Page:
The language of incipient opposition : the discourse of the party of democratic socialism in German politics 1989-1995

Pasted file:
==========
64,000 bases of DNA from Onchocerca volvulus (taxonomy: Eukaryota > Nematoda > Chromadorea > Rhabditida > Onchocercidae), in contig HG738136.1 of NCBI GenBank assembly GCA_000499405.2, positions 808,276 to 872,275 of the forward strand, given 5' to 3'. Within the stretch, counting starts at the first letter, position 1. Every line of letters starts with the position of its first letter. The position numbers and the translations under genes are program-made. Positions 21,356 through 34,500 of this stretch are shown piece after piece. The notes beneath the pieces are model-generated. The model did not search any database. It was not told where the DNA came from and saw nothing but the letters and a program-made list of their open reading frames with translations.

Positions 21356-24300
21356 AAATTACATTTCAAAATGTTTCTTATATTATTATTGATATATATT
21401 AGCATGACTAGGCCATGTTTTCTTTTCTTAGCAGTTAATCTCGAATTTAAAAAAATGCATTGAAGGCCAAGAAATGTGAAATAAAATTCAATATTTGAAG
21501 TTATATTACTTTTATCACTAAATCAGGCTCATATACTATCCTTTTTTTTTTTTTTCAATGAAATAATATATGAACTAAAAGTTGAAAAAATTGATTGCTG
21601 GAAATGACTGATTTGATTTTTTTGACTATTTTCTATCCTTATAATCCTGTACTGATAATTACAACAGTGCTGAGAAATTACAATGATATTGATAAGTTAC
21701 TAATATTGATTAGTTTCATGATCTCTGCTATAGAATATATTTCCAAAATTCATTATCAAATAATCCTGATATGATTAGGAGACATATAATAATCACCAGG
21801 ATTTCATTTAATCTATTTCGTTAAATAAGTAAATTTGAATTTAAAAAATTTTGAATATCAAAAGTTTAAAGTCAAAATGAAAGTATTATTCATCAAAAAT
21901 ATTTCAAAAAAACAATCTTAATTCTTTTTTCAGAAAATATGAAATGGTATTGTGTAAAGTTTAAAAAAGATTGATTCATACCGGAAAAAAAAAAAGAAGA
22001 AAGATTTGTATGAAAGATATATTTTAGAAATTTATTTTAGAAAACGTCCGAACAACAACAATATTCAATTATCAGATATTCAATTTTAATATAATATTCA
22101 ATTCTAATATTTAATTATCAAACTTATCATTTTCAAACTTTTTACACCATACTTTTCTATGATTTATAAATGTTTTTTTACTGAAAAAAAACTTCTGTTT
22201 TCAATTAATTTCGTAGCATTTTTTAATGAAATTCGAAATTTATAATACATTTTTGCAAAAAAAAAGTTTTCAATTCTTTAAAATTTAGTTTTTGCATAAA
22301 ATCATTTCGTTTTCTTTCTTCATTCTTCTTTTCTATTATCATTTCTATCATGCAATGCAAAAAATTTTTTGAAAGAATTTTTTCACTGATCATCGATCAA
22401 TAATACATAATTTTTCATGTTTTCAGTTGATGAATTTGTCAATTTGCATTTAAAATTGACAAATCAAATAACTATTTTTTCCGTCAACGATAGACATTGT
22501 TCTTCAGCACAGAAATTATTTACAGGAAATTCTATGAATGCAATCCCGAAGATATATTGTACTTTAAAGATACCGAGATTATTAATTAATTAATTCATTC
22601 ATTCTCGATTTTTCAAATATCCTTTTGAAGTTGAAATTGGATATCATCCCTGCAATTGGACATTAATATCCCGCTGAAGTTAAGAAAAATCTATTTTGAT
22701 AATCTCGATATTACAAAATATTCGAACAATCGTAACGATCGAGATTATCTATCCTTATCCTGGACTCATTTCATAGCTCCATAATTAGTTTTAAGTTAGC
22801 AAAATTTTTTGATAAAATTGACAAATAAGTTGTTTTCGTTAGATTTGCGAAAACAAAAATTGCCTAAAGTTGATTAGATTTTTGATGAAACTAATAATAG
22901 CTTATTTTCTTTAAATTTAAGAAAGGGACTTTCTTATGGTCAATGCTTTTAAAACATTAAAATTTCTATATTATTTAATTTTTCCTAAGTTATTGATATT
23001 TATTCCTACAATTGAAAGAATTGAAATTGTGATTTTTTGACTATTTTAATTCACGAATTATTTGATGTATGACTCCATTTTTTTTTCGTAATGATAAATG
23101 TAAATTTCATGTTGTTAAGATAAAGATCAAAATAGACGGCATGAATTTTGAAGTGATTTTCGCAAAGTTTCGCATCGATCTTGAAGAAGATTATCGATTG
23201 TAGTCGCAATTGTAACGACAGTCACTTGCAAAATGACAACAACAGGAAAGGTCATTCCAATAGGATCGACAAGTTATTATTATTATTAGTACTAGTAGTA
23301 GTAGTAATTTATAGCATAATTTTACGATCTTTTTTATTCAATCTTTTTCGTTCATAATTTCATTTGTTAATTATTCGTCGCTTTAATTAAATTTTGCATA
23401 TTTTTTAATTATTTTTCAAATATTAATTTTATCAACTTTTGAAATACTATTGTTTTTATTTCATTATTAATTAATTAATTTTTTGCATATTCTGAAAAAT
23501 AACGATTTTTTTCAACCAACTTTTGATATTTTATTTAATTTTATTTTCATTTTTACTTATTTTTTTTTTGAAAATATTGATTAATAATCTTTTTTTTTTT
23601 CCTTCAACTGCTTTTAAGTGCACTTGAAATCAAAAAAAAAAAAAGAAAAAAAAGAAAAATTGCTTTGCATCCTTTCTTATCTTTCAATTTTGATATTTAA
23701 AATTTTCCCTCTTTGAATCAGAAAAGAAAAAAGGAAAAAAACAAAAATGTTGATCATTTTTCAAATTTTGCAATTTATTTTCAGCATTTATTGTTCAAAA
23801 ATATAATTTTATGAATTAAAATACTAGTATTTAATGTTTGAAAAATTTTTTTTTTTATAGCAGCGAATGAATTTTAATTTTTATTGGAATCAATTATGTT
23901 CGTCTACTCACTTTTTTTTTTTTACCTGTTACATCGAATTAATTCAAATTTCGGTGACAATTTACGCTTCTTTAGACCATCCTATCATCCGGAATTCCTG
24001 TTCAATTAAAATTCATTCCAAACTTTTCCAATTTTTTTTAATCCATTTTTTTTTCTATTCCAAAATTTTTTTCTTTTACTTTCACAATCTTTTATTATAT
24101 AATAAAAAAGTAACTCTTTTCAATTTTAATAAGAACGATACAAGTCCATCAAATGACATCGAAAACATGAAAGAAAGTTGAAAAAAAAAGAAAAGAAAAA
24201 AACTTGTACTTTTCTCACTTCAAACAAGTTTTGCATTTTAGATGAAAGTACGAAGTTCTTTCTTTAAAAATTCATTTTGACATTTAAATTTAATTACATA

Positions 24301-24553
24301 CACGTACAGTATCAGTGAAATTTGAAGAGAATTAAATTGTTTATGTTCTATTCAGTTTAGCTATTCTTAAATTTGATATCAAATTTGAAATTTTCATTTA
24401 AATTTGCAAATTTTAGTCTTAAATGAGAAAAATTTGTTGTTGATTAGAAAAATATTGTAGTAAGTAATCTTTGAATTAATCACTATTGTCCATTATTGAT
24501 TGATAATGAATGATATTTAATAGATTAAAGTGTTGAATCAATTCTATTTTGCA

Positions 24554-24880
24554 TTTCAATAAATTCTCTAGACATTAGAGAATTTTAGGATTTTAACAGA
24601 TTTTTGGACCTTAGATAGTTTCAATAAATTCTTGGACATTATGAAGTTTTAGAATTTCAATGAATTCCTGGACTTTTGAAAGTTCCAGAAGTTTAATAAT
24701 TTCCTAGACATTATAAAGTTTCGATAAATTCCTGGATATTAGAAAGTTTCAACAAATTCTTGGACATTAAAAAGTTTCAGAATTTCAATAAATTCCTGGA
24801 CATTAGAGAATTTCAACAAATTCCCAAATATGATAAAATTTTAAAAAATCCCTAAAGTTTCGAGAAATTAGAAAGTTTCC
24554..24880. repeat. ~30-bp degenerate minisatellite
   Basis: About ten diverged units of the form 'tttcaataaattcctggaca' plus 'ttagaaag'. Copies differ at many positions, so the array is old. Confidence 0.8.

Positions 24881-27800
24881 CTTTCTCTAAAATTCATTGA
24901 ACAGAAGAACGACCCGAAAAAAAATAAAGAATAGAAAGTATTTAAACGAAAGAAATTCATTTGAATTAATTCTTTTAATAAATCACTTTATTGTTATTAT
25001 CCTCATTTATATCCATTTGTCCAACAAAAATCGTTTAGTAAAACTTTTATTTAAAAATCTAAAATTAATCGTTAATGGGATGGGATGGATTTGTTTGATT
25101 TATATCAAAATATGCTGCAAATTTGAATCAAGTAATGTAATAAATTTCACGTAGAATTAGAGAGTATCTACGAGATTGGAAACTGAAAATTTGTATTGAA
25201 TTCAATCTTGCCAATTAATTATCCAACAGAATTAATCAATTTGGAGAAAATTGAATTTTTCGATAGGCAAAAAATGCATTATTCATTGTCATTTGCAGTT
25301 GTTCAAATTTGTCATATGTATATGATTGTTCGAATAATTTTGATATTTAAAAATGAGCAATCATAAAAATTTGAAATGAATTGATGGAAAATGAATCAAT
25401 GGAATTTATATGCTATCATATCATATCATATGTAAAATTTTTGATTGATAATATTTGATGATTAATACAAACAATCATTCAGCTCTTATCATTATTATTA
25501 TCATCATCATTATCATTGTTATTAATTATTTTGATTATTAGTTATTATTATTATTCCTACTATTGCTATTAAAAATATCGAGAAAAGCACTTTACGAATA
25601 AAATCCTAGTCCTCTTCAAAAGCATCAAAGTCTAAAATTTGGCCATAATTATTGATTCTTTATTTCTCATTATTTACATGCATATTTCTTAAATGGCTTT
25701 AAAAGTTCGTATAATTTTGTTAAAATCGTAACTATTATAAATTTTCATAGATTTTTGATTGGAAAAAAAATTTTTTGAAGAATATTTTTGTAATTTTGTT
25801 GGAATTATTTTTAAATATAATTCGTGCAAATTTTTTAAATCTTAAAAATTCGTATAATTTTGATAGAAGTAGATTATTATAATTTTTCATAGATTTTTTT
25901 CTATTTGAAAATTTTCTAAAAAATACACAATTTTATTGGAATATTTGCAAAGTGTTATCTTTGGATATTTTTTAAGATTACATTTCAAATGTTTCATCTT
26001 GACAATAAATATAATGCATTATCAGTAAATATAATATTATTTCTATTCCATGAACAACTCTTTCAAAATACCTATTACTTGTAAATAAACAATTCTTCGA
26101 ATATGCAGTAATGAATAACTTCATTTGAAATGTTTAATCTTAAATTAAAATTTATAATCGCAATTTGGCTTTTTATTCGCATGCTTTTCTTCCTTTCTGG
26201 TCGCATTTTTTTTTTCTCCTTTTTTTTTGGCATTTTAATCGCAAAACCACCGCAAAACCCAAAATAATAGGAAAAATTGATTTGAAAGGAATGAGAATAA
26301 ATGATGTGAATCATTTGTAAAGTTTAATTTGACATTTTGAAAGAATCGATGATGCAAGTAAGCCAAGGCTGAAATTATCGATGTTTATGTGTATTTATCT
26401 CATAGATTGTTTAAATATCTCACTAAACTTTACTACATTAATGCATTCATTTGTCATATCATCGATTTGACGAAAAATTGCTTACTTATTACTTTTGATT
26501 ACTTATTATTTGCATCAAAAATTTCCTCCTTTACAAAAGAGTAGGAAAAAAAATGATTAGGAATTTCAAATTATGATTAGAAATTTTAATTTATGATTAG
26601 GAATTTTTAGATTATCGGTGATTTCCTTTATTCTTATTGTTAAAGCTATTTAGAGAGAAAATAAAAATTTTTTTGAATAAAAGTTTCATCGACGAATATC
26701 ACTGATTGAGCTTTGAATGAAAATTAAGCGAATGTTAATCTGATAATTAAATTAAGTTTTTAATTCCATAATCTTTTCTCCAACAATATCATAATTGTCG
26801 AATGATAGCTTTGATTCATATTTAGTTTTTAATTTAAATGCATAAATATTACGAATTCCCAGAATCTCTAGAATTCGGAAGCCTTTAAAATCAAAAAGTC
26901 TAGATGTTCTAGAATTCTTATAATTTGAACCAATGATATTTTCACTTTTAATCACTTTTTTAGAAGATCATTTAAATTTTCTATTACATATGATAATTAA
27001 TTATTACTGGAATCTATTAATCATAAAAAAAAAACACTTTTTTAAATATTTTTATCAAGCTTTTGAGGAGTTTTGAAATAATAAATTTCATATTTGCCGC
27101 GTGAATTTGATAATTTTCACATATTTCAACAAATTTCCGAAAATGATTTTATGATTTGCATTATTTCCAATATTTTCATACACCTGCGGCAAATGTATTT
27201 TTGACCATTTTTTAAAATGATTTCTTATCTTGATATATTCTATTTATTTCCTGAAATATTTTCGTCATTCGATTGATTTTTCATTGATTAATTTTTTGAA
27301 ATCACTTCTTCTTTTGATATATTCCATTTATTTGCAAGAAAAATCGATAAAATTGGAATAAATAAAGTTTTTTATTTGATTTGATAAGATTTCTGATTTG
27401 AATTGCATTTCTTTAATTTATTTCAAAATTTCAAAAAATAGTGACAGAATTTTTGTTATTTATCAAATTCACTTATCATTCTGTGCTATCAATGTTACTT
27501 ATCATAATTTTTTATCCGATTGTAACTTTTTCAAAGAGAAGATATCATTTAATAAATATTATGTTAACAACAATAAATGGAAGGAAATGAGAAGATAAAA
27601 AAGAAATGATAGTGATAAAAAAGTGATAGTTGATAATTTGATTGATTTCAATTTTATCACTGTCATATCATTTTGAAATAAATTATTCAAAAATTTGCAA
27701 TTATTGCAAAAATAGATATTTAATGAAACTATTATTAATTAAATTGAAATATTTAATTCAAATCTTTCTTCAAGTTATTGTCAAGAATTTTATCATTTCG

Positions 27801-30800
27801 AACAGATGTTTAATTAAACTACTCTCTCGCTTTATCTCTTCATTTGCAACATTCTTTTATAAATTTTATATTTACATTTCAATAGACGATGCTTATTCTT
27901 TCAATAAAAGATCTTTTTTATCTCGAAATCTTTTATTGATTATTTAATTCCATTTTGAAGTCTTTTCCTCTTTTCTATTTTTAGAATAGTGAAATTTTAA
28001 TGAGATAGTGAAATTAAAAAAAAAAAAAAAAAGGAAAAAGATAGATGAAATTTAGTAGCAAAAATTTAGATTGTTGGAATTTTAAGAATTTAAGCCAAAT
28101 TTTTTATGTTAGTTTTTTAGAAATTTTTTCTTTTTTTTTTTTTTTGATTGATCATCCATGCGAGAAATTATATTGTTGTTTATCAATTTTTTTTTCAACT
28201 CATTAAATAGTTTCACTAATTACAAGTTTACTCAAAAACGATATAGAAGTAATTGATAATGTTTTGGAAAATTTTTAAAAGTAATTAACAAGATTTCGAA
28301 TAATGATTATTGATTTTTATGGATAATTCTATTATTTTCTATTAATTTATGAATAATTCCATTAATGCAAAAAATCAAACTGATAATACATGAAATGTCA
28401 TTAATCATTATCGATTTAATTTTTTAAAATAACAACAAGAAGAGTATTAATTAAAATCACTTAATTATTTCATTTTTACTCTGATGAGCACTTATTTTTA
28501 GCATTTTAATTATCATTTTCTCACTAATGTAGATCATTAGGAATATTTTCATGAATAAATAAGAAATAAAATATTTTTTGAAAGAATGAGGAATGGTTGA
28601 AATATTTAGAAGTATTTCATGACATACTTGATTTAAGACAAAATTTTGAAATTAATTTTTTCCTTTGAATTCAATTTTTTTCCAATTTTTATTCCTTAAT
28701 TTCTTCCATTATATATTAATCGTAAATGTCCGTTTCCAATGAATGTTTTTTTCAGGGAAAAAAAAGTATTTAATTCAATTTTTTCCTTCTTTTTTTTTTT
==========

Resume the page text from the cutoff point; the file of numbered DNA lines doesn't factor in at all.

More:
This work explores how the PDS, as legal successor to the SED and thus to a party emanating from a Marxist tradition, has sought discursively to deal with the task of adapting to the demands of the all-German polity and of establishing a place for itself on the far left of the German political spectrum. Leaning heavily on the work of the critical linguists whose central interest was in exploring the relationship between language and ideology, this study starts from the premise that language and ideology inform one another dialectically: language is constitutive of ideology. As establishing and maintaining dominant ideologies and/or honing or adapting these in accordance with external exigencies is central to politics, the relationship between language and politics (and language and history) is likewise a dialectical one. A particular focus is upon the attempts of PDS party leaders and ideologues to establish a mediating, 'super-discourse' capable of smoothing over the high-level of intra-party factionalisation and of legitimising the PDS as broadly as possible in the political establishment. Opposition is a thematic leitmotiv: the PDS's historiographic portrayal of the SED's and its own relationship to opposition movements in the GDR and the Wendezeit is examined, as is the high-level of intra-party opposition and the linguistic staging of the inner-party polemic on whether the PDS's self-styled, extra- system, oppositional role will allow its inclusion in conventional governmental alliances. In addition, aspects of the language of the vociferous political opposition engendered and encountered by the PDS are also considered.